Public Service and Administration Deputy Minister Ayanda Dlodlo says the department has put systems in place to ensure that whistle blowers who come forward to report corruption are protected.
The Deputy Minister said this when she, along with other Ministers in the Governance Cluster, fielded oral questions in the National Assembly on Wednesday.
Member of Parliament Regina Lesoma had asked whether the department had developed a monitoring instrument to assess the implementation and compliance with the Protected Disclosures Act, Act 26 of 2000.
The one thing we need to remember is that we are not the custodians of the Act, but there are systems that we have put in place to ensure that we are able to live by the expectations and aspirations of the Act itself in a sense that we have built principles of the code of conduct around what is enshrined in the piece of legislation, she said.
The Deputy Minister said the powers to oversee the implementation of the legislation are vested with the Minister responsible for the administration of Justice.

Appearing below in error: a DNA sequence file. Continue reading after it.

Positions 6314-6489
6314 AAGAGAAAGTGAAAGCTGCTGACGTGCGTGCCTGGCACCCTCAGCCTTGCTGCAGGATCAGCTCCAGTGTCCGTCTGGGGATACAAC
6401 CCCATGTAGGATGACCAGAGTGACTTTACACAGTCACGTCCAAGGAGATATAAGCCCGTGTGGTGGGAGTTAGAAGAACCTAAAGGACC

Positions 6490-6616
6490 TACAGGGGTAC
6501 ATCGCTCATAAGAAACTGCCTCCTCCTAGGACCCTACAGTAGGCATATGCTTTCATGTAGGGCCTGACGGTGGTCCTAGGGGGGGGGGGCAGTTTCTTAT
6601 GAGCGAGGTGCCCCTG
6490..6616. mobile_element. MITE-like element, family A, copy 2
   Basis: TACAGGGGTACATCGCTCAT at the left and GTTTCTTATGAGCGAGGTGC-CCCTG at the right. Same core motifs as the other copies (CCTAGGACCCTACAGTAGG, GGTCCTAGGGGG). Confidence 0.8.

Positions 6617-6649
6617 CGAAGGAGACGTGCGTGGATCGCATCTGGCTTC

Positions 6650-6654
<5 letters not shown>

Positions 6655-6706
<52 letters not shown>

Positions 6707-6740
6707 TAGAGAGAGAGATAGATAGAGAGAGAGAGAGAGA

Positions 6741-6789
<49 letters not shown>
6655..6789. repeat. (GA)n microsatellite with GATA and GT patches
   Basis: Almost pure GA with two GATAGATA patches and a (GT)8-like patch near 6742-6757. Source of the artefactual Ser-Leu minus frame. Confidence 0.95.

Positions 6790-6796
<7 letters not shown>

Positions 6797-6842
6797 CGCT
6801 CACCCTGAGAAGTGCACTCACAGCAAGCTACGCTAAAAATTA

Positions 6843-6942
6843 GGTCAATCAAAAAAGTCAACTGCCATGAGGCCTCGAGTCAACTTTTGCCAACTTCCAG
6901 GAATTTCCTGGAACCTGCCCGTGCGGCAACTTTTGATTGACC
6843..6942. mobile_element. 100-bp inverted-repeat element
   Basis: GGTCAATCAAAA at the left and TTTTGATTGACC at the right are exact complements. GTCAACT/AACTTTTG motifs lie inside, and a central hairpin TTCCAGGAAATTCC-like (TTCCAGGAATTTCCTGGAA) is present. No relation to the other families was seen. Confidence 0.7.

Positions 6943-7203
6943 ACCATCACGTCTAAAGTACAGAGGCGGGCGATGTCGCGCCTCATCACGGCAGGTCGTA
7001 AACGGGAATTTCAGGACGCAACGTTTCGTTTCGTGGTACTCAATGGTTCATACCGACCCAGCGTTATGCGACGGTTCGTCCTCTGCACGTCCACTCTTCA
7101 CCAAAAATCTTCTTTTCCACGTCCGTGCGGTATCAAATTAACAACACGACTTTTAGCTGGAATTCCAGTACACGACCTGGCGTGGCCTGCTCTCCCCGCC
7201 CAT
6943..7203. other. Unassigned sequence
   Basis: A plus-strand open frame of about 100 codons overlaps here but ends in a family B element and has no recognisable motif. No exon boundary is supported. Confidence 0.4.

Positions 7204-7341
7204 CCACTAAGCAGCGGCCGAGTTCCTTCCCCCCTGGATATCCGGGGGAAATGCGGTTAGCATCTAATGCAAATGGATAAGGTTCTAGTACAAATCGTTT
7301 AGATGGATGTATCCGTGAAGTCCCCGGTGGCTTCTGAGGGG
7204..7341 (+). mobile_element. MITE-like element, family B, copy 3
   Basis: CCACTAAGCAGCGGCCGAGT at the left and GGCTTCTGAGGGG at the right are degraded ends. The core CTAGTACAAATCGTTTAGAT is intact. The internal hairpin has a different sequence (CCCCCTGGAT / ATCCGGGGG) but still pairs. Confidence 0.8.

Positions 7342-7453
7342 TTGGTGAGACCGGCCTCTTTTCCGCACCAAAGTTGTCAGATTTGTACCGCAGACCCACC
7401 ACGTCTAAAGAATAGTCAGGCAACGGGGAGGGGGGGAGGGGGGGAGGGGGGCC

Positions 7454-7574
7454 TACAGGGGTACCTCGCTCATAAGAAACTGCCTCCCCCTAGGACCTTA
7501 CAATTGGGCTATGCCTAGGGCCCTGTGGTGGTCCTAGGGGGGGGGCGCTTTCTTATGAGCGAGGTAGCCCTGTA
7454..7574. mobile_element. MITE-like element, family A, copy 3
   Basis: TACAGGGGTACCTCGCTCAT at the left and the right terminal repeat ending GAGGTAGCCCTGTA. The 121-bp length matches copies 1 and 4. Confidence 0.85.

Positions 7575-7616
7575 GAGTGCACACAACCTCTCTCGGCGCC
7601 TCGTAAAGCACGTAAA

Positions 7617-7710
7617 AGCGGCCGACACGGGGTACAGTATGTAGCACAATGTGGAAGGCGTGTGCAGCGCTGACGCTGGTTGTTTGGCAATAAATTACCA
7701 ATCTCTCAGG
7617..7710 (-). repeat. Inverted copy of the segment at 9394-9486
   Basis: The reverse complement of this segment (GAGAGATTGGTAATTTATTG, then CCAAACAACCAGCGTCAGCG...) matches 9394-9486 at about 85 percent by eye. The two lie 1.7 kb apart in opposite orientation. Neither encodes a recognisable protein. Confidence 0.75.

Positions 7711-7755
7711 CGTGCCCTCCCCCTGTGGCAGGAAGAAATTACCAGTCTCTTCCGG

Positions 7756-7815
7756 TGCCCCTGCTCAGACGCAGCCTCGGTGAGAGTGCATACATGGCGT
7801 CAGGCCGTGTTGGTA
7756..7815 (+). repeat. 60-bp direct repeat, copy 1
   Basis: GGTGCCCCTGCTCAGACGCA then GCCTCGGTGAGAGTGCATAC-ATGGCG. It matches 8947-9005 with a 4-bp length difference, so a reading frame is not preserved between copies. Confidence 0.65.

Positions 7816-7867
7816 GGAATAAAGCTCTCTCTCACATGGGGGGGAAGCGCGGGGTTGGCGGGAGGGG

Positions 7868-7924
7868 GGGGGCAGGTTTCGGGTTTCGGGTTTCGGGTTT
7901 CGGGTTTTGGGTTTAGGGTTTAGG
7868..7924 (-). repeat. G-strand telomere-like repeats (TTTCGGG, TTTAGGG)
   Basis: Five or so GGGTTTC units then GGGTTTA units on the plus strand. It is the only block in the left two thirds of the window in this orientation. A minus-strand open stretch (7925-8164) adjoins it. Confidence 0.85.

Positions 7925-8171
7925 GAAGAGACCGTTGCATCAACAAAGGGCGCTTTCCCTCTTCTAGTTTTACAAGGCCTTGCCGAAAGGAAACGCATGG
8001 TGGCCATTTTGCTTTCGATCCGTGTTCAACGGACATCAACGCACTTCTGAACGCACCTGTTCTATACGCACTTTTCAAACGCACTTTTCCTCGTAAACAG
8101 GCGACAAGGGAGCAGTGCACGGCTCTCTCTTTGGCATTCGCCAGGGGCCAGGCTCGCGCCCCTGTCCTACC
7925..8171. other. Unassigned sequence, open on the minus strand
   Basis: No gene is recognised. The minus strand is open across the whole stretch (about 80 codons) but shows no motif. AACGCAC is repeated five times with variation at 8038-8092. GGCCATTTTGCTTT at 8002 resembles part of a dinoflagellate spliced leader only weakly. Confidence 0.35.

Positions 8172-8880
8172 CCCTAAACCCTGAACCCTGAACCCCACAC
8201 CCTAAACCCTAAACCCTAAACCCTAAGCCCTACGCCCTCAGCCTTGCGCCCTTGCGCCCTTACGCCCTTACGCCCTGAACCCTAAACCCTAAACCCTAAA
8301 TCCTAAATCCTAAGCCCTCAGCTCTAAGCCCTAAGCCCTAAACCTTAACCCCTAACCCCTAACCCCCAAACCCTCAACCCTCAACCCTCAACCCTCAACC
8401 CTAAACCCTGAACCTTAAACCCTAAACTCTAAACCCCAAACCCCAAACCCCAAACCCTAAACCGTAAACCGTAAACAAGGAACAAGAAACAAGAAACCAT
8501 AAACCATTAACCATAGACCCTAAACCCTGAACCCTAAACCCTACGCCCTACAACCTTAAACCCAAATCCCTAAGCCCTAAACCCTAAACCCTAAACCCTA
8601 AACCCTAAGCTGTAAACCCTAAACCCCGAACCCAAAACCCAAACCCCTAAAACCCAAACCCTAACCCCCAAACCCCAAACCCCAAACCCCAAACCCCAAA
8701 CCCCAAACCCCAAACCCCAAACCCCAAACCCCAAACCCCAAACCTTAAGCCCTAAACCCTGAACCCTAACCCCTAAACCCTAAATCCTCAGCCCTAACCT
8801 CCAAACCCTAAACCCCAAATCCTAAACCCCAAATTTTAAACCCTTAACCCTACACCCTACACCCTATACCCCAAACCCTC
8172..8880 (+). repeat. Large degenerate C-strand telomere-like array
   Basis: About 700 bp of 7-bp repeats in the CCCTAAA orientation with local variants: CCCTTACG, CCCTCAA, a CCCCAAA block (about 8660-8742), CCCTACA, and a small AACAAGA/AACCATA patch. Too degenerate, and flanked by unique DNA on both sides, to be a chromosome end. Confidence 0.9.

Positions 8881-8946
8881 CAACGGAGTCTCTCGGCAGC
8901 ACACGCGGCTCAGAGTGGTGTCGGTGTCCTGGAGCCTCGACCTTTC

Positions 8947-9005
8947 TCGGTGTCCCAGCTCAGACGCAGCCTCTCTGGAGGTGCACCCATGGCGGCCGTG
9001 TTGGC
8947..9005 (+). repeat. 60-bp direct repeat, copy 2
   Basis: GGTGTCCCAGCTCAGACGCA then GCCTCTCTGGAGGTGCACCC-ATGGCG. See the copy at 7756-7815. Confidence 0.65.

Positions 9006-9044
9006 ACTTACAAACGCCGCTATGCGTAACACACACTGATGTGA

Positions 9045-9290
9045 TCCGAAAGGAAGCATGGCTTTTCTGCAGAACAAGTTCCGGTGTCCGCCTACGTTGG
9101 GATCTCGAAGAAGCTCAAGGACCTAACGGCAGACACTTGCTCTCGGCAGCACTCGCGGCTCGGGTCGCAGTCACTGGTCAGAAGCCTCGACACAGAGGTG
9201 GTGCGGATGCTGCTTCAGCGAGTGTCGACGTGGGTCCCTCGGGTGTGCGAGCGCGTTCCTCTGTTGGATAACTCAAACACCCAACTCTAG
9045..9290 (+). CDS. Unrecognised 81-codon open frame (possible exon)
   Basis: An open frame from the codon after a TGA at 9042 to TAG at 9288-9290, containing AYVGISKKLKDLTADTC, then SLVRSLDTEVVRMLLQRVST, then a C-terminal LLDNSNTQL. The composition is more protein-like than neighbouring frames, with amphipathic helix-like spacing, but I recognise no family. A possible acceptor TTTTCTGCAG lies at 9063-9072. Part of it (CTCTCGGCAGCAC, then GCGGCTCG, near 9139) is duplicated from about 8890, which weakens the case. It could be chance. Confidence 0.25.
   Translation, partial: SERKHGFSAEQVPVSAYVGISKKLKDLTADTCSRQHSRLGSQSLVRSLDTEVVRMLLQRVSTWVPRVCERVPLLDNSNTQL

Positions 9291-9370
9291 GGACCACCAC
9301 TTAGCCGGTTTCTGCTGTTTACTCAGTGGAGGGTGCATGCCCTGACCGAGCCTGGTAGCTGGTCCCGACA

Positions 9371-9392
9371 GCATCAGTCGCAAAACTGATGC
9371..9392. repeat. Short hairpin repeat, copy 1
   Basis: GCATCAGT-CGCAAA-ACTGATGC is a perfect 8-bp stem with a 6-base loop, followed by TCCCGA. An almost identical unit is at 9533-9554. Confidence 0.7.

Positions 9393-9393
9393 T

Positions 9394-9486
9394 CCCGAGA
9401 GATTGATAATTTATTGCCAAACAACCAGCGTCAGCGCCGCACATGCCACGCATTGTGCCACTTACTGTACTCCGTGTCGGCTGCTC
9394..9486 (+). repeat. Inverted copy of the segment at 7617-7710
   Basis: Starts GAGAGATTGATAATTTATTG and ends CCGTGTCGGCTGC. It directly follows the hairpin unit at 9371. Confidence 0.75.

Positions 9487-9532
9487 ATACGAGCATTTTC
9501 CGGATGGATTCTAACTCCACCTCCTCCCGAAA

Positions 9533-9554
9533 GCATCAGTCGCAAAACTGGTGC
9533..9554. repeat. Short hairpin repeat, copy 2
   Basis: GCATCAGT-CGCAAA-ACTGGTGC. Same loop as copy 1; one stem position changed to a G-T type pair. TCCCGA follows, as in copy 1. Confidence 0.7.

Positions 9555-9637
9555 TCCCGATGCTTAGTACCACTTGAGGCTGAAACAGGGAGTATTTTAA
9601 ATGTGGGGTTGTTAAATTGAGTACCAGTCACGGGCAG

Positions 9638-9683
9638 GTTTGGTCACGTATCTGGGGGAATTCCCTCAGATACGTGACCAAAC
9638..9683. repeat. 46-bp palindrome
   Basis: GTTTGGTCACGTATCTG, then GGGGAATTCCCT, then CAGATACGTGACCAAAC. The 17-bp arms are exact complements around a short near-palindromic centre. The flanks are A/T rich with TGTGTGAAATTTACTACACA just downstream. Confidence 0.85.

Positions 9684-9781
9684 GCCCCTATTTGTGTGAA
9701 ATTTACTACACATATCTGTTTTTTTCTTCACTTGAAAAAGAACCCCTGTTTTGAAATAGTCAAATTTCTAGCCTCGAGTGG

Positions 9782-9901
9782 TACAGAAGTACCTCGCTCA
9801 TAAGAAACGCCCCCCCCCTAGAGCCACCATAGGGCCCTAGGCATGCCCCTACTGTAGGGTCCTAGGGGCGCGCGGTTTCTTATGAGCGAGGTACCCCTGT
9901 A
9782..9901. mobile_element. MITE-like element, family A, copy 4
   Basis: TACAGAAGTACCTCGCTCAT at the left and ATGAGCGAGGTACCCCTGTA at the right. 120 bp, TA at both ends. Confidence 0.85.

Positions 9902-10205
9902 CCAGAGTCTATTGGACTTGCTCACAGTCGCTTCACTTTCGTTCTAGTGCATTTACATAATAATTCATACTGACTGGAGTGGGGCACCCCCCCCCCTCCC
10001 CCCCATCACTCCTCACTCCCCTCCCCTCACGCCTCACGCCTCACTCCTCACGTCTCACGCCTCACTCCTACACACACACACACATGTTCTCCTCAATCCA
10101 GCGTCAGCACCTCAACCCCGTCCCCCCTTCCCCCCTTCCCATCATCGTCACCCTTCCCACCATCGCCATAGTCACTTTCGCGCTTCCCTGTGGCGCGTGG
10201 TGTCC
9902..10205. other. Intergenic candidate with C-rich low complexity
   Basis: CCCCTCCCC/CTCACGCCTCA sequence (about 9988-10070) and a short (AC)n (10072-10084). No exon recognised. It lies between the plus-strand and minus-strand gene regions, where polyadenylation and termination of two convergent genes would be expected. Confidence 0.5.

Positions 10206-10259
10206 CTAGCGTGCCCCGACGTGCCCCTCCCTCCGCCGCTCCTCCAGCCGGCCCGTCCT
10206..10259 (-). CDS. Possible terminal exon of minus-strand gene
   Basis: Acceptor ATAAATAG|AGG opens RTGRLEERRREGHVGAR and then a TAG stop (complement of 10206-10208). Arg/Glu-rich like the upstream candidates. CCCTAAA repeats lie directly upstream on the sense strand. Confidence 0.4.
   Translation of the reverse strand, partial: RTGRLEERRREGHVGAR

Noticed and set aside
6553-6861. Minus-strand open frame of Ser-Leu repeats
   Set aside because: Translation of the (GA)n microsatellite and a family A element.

She said the ambit of application of the Act goes beyond the functions and powers for the Minister of Public Service and Administration.
The department has developed a code of conduct as one of the monitoring systems to assess the implementation of the Act.
And as I have said earlier on, the principles on the code of conduct have taken into cognisance what is enshrined in this piece of legislation.
In terms of protection for whistle blowers, we do have systems in place.
When people come and report through various hotlines, but even in the sense that they give us letters and they become anonymous people, we do not dig to find out who those individuals are.
So in a sense, those anonymous people are protected. In events where people are known, again the department strives to ensure that departments and the department itself do not over react in a sense that they expose those who are whistle blowers, but ensure that through the proper channels within the justice system, protection is given to the whistle blowers in the public service, she said.
In response to a follow-up question on how the department ensures that those that are placed under the witness protection programme are assisted once the duration of the programme lapses, the Deputy Minister said whistle blowers who are employees of the department are assisted through an Employee Assistance Programme.
You must understand that being in the witness protection programme is one of the most difficult situations you might find yourself in as a person.
When there are whistle blowers within the department, we do encourage and give support to those employees through various means, including the employee assistance programme, she said.
Source: South African Government News Agency